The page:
Researchers from the Walter Reed Army Medical Center have confirmed that acupuncture is an effective treatment for plantar fasciitis, one of the most common causes of heel pain. 11 patients who had suffered from plantar fasciitis for at least two months were referred for treatment after conventional methods had failed. Treatment was given to the affected foot once weekly, for a maximum of six treatments. Point selection consisted of Yongquan KID-1, Taixi KID-3, Zhaohai KID-6, Kunlun BL-60, Zhiyin BL-67, Zuqiaoyin GB-44 and local ahshi and trigger points. Yongquan KID-1, a trigger point near the insertion of the plantar fascia to the calcaneus and two ahshi points in the medial arch were connected to an electroacupuncture device and stimulated for 20-30 minutes. After treatment, 9 patients reported improvement of more than 50% (and complete resolution in two cases) [Medical Acupuncture 2001; 13(1):47-49].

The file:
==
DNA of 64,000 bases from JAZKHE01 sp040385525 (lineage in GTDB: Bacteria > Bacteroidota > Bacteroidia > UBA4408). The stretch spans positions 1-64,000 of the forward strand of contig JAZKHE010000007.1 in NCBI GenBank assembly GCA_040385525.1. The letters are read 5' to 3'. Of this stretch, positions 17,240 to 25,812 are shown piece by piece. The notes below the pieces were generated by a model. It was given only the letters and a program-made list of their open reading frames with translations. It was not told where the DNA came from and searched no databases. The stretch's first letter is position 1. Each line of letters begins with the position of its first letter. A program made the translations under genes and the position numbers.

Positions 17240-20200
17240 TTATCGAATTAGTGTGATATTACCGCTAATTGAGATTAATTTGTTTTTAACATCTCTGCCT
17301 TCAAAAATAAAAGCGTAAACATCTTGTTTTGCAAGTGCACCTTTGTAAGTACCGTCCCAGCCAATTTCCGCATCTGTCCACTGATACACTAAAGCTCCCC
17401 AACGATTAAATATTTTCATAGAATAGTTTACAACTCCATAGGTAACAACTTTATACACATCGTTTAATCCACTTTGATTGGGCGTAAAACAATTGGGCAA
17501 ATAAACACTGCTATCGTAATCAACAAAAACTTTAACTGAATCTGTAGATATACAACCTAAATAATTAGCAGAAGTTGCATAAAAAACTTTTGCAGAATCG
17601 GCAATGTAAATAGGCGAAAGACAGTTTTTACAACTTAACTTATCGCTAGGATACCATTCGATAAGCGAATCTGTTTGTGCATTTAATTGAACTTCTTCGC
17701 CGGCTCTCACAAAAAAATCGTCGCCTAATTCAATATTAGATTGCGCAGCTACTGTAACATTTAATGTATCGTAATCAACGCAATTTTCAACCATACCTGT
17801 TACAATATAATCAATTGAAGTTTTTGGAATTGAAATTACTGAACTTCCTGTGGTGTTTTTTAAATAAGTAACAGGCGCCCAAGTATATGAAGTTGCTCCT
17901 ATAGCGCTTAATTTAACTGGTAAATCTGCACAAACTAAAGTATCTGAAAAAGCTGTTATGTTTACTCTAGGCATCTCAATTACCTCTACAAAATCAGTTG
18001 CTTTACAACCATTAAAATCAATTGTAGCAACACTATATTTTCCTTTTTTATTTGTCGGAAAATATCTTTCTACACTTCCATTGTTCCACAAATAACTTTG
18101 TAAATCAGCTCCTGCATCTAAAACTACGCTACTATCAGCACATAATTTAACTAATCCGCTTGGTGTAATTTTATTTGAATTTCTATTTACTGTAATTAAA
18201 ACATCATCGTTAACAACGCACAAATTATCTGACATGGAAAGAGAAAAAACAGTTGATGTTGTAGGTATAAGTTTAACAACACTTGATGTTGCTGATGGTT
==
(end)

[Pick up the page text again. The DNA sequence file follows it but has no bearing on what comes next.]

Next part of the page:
A study on 67 patients with medically unresponsive foot pain (despite treatment by such methods as orthotics, non-steroidal anti-inflammatory medication, analgesics, physical therapy, exercise, local injections of steroids and analgesics and surgery) showed that acupuncture provided complete relief of symptoms in 31 cases and better than 75% relief in 19. The points found to be most effective were Taibai SP-3, Sanyinjiao SP-6, Kunlun BL-60, Shugu BL-65 and Taichong LIV-3. The authors from the Departments of Podiatry and Pediatrics at the Kaiser Permanente Medical Center in Richmond, California, suggest that acupuncture should be considered as a first line treatment for foot pain of over 3 months duration and that surgery for foot pain should not undertaken without a prior trial of acupuncture

(Acupuncture in Medicine, Vol X1V, No2, November 1996).